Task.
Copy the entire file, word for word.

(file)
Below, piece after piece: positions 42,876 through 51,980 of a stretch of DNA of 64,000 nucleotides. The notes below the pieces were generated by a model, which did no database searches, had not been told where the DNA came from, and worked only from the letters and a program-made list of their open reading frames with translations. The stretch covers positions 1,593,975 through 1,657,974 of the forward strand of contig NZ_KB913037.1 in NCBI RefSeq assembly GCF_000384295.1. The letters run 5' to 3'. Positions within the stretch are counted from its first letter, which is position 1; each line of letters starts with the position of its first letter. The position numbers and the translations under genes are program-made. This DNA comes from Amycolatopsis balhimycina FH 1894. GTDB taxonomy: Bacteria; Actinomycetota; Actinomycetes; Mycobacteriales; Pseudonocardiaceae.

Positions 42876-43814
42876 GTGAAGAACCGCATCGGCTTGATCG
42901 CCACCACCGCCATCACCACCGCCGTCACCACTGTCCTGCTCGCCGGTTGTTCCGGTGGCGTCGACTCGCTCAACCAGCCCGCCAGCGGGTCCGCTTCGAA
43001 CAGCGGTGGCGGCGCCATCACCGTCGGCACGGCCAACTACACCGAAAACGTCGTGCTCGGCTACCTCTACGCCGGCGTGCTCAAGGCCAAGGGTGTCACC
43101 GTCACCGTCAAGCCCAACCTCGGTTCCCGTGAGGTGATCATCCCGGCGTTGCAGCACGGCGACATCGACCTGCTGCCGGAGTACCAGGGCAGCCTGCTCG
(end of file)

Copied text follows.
Below, piece after piece: positions 42,876 through 51,980 of a stretch of DNA of 64,000 nucleotides. The notes below the pieces were generated by a model, which did no database searches, had not been told where the DNA came from, and worked only from the letters and a program-made list of their open reading frames with translations. The stretch covers positions 1,593,975 through 1,657,974 of the forward strand of contig NZ_KB913037.1 in NCBI RefSeq assembly GCF_000384295.1. The letters run 5' to 3'. Positions within the stretch are counted from its first letter, which is position 1; each line of letters starts with the position of its first letter. The position numbers and the translations under genes are program-made. This DNA comes from Amycolatopsis balhimycina FH 1894. GTDB taxonomy: Bacteria; Actinomycetota; Actinomycetes; Mycobacteriales; Pseudonocardiaceae.

Positions 42876-43814
42876 GTGAAGAACCGCATCGGCTTGATCG
42901 CCACCACCGCCATCACCACCGCCGTCACCACTGTCCTGCTCGCCGGTTGTTCCGGTGGCGTCGACTCGCTCAACCAGCCCGCCAGCGGGTCCGCTTCGAA
43001 CAGCGGTGGCGGCGCCATCACCGTCGGCACGGCCAACTACACCGAAAACGTCGTGCTCGGCTACCTCTACGCCGGCGTGCTCAAGGCCAAGGGTGTCACC
43101 GTCACCGTCAAGCCCAACCTCGGTTCCCGTGAGGTGATCATCCCGGCGTTGCAGCACGGCGACATCGACCTGCTGCCGGAGTACCAGGGCAGCCTGCTCG